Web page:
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    How Old Dogs Can Learn New Tricks
    By News Staff | April 1st 2014 11:26 AM | Print | E-mail | Track Comments

    Dogs have individual personalities, possess awareness, and are particularly known for their learning capabilities and trainability. They're also a lot more likable than cats and don't hide under the bed if the doorbell rings.

    To learn successfully, dog must have sufficient attention and concentration and the attentiveness of dogs' changes in the course of their lives, as it does in humans.

    As is said about both, you can't teach an old dog new tricks. It turns out you can, it is just harder. University of Veterinary Medicine Vienna scholar Lisa Wallis and colleagues investigated 145 Border Collies aged 6 months to 14 years in the Clever Dog Lab at the Vetmeduni Vienna and determined how attentiveness changes in the entire course of a dog's life using a cross-sectional study design.


    Humans are more interesting for dogs than objects



    To determine how rapidly dogs of various age groups pay attention to objects or humans, the scientists performed two tests. In the first situation the dogs were confronted with a child's toy suspended suddenly from the ceiling. The scientists measured how rapidly each dog reacted to this occurrence and how quickly the dogs became accustomed to it. Initially all dogs reacted with similar speed to the stimulus, but older dogs lost interest in the toy more rapidly than younger ones did.

    In the second test situation, a person known to the dog entered the room and pretended to paint the wall. All dogs reacted by watching the person and the paint roller in the person's hands for a longer duration than the toy hanging from the ceiling.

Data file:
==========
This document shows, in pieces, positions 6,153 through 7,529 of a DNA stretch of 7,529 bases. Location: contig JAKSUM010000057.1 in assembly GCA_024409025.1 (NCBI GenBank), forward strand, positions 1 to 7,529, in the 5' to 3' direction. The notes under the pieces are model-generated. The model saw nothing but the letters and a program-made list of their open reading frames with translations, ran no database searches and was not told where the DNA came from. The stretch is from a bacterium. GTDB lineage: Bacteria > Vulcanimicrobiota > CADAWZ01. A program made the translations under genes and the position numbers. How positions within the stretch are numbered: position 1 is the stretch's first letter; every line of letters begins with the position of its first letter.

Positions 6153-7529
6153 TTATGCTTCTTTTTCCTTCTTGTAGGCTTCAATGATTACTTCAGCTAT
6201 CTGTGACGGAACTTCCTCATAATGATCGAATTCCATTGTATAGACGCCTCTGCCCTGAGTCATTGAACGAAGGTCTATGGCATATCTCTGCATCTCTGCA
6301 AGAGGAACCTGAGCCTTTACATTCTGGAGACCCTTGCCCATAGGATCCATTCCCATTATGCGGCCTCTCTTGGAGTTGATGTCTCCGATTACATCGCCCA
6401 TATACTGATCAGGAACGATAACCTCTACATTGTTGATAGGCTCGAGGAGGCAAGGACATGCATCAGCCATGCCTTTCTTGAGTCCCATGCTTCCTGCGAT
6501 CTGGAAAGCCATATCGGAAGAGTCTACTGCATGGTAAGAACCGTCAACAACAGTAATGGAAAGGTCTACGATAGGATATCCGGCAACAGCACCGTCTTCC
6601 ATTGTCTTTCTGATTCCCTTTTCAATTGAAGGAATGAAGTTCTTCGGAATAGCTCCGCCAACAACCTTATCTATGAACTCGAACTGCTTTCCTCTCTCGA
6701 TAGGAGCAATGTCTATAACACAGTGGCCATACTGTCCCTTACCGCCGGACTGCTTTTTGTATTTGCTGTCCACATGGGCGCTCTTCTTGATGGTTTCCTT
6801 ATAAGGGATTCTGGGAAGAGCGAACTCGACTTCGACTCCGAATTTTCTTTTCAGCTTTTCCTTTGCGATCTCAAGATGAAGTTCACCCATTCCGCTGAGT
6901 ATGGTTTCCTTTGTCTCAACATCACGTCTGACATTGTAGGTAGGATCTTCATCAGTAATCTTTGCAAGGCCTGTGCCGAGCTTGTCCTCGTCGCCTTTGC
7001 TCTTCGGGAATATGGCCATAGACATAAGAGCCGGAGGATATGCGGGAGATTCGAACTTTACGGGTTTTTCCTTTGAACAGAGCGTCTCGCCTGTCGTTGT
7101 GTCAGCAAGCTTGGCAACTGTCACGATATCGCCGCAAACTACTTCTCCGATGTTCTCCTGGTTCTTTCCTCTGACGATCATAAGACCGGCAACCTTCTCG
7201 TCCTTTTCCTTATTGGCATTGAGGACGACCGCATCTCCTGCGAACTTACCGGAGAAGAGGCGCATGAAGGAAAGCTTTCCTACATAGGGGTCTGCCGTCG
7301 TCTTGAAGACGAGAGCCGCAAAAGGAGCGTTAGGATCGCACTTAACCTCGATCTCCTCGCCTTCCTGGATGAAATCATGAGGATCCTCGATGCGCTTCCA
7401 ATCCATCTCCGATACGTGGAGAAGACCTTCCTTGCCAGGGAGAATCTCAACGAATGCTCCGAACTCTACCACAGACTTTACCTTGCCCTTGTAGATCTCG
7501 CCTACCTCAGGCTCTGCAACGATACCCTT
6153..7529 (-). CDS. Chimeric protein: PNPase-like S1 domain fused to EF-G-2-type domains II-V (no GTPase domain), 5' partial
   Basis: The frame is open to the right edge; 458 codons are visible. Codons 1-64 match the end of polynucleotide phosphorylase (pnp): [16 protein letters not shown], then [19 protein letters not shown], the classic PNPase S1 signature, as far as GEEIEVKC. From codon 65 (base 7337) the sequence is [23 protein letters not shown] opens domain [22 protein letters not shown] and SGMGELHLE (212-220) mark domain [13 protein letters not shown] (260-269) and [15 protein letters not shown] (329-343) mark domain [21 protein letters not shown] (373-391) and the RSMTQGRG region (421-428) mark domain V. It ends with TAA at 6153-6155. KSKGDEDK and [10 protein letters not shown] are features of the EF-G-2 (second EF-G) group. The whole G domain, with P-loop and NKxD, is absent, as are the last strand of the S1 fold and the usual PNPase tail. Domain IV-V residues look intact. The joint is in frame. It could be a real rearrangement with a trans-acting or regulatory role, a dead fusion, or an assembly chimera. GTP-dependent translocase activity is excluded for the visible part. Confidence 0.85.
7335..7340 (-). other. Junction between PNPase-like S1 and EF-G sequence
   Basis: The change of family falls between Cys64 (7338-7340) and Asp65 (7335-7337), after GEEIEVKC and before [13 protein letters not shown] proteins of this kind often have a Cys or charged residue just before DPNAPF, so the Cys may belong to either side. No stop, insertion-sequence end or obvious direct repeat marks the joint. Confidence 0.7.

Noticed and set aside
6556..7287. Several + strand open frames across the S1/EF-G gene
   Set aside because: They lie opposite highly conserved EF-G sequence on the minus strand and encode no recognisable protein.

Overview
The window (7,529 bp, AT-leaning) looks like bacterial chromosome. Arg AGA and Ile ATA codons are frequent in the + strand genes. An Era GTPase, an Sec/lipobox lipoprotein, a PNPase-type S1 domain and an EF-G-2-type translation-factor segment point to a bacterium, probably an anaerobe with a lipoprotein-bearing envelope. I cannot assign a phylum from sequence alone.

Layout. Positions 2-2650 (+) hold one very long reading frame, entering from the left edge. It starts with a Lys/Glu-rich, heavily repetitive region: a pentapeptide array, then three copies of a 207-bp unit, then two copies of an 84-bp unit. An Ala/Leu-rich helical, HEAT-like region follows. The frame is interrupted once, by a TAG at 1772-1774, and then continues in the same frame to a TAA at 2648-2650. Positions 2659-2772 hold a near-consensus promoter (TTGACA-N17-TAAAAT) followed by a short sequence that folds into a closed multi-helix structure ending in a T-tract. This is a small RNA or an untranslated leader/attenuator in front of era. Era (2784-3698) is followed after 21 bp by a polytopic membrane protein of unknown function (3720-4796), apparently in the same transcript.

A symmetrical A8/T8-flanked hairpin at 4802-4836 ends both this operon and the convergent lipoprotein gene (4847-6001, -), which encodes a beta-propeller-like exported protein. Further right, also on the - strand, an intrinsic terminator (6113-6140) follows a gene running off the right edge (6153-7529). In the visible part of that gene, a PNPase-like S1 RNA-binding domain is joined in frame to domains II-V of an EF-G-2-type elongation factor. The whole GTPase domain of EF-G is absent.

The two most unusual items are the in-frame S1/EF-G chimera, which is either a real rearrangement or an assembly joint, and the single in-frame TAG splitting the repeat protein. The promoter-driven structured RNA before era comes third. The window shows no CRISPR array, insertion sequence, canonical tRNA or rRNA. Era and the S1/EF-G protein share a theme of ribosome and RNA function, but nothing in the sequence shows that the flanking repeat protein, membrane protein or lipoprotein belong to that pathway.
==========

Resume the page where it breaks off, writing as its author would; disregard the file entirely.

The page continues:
Border Collies are known for their trainability. Photos: Angela Gaigg

    Wallis' conclusion: "So-called social attentiveness was more pronounced in all dogs than "non-social" attentiveness. The dogs generally tended to react by watching the person with the object for longer than an object on its own. We found that older dogs - like older human beings - demonstrated a certain calmness. They were less affected by new items in the environment and thus showed less interest than younger dogs."


    Selective attention is highest in mid-adulthood



    In a further test the scientists investigated so-called selective attention. The dogs participated in an alternating attention task, where they had to perform two tasks consecutively. First, they needed to find a food reward thrown onto the floor by the experimenter, then after eating the food, the experimenter waited for the dog to establish eye contact with her. These tasks were repeated for a further twenty trials. The establishment of eye contact was marked by a clicking sound produced by a "clicker" and small pieces of hot dog were used as a reward. The time spans to find the food and look up into the face were measured. With respect to both time spans, middle-aged dogs (3 to 6 years) reacted most rapidly.

    Under these test conditions, sensorimotor abilities were highest among dogs of middle age. Younger dogs fared more poorly probably because of their general lack of experience. Motor abilities in dogs as in humans deteriorate with age. Humans between the age of 20 and 39 years experience a similar peak in sensorimotor abilities," says Wallis.


    Adolescent dogs have the steepest learning curve



    Dogs also go through a difficult phase during adolescence (1-2 years) which affects their ability to pay attention. This phase of hormonal change may be compared to puberty in Man. Therefore, young dogs occasionally reacted with some delay to the clicker test. However, Wallis found that adolescent dogs improved their performance more rapidly than other age groups after several repetitions of the clicker test. In other words, the learning curve was found to be steepest in puberty. "Thus, dogs in puberty have great potential for learning and therefore trainability" says Wallis.


    Dogs as a model for ADHD and Alzheimer's disease



    As the development of attentiveness in the course of a dog's life is similar to human development in many respects, dogs make appropriate animal models for various human psychological diseases. For instance, the course of diseases like ADHD (attention deficit/hyperactivity disorder) or Alzheimer's can be studied by observing the behavior of dogs. In her current project Wallis is investigating the effects of diet on cognition in older dogs together with her colleague Durga Chapagain. The scientists are still looking for dog owners who would like to participate in a long-term study.